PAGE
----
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New Smart Patches Tell You If Your Food Is Spoiled

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There are few things in life as bad as food poisoning. Some 1 in 10 people become sick after eating spoiled food each year, and the symptoms can range from unpleasant at best to deadly at worst.

The simplest way to tell if your food has turned is to open the package and look at it closely or smell it. But this is gross, and the warning labels we all use are supposed to prevent matters from getting to this point, but of course, the labels aren’t always accurate, are they? While they do generally give you a window of time which it is best to consume the food in question, the reality is that “best before” dates on food labels are really just suggestions. Occasionally, labelled food still spoils too early, and the labels also don’t indicate if there is a contamination outbreak present such as E. coli.

With sensible precautions, you can usually avoid food poisoning, but it still happens to everyone eventually. But what if there was a way to avoid this whole problem? What if you could tell with 100 percent certainty whether food had turned without learning the hard way?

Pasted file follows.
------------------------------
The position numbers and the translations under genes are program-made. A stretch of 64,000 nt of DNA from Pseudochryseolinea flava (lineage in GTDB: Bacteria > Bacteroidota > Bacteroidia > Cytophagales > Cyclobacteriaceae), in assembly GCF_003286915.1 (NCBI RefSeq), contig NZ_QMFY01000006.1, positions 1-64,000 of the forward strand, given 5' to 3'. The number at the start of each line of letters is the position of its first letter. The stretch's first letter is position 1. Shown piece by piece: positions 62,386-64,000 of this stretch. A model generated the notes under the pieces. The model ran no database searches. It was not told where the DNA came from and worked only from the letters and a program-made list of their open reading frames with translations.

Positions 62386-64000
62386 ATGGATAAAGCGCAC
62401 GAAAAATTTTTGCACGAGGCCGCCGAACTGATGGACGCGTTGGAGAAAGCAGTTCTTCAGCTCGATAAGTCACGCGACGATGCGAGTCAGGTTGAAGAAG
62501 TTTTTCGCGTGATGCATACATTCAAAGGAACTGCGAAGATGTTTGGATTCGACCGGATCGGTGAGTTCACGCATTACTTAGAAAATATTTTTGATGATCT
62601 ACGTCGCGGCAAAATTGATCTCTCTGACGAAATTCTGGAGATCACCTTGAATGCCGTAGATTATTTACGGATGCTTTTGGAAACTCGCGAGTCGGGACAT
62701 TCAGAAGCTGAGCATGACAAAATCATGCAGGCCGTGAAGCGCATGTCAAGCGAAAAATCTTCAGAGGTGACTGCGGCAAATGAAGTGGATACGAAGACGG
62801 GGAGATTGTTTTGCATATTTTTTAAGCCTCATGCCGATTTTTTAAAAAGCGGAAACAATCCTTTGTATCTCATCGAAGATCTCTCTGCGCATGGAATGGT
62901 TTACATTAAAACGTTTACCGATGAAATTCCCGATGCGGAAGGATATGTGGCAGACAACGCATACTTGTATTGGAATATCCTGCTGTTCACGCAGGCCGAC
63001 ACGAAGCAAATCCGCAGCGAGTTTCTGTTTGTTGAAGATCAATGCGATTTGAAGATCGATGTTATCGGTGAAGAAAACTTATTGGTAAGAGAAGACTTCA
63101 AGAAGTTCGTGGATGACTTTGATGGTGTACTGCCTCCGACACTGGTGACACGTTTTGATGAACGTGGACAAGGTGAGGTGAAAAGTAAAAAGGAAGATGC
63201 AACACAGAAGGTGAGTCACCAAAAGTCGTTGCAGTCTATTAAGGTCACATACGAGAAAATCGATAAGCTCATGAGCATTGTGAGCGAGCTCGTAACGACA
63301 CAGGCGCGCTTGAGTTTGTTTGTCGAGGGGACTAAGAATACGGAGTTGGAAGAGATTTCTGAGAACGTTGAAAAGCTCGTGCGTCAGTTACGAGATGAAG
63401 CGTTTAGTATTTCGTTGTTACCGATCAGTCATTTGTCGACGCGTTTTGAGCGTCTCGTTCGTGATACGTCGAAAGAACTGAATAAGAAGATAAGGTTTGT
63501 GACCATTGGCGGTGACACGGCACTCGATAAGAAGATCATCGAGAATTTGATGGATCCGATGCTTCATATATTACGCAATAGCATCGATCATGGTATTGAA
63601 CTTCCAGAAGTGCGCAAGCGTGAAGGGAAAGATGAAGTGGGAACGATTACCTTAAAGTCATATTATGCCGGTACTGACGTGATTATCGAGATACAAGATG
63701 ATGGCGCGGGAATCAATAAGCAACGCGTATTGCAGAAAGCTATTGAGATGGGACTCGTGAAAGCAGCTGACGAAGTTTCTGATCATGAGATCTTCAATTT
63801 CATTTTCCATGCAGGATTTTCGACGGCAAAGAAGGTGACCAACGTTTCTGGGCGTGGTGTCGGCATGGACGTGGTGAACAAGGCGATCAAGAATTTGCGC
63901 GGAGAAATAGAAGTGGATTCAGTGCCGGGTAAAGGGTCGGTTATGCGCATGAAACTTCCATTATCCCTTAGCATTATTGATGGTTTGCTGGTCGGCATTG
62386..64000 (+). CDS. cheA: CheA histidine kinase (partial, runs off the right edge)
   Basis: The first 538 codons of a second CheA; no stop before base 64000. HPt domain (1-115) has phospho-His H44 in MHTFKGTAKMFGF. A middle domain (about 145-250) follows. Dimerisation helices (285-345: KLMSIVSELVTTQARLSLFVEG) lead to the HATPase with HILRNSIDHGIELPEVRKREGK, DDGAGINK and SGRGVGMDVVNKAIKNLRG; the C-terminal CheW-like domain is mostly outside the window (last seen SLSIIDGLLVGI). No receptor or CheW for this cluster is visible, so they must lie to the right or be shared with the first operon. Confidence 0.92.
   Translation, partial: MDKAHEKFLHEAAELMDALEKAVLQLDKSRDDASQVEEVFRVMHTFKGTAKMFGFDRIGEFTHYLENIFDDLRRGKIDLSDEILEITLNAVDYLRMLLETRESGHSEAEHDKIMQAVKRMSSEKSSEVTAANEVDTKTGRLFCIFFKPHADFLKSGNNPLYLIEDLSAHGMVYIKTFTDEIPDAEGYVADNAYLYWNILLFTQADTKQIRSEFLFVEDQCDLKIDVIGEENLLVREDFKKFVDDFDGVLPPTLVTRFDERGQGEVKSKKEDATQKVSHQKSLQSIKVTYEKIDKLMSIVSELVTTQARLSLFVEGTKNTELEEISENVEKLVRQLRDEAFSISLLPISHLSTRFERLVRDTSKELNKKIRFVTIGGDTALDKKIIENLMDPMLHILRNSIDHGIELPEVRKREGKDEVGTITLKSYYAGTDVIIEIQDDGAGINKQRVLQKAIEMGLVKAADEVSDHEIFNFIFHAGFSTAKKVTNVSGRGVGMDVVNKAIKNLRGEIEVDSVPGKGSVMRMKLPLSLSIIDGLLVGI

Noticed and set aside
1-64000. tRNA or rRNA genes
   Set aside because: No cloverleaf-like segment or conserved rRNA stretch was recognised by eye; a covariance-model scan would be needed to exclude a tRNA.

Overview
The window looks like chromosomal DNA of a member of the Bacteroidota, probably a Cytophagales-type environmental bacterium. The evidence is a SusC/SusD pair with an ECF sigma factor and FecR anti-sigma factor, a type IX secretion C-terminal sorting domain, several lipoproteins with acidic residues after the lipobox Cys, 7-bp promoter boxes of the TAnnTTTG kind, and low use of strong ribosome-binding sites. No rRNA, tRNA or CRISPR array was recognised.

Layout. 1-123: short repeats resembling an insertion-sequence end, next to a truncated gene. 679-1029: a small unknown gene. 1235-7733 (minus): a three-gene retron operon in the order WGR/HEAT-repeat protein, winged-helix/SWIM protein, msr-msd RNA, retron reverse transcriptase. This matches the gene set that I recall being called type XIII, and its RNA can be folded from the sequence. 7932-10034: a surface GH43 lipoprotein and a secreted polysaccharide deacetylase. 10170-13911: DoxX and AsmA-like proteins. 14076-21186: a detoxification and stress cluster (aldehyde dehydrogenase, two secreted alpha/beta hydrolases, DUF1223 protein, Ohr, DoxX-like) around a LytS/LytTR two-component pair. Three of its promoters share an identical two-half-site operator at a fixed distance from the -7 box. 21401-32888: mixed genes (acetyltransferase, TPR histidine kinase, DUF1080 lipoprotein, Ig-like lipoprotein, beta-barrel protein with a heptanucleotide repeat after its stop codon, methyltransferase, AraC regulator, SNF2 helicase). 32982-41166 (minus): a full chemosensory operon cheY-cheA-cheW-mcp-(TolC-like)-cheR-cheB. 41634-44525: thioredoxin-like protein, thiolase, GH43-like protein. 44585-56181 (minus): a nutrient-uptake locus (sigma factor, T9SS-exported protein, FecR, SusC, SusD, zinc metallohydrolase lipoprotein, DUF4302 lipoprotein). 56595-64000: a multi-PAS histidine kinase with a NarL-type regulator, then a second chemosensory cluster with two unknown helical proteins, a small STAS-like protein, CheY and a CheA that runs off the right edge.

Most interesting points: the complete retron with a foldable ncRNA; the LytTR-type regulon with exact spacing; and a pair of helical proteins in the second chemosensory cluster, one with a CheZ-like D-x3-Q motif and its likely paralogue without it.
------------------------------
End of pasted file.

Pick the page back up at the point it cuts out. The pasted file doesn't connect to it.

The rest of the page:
Thanks to a new technological breakthrough in food safety, this may now be a reality. A team of scientists at McMaster University in Canada have invented a new type of patch incorporated into meat packaging that can indicate when poisonous bacteria, like E. coli and salmonella, have begun to form, even in small amounts.

Their findings were published in the ACS Nano scientific journal, and describe how they developed a new type of clear bio-sensing patch that can read food and emit a special signal when it detects the presence of toxic bacteria. The signal can be picked up by a smartphone, allowing you to effectively scan food for disease with your phone in the same way characters from TV’s Star Trek would scan over patients with their tricorders.

The scientists on the team hope that this innovative technology can be used to provide real-time monitoring of pathogens and drastically improve shopper’s ability to avoid buying or consuming spoiled or contaminated foods.

While this technology has yet to be adopted across the food industry, but what the recent salmonella outbreak with romaine lettuce in the United States demonstrates is that contaminated food is an ongoing issue, and it is not unthinkable that someday such patches might be mandated by government health agencies. This is one food breakthrough to keep an eye on.

 

References:

www.pubs.acs.org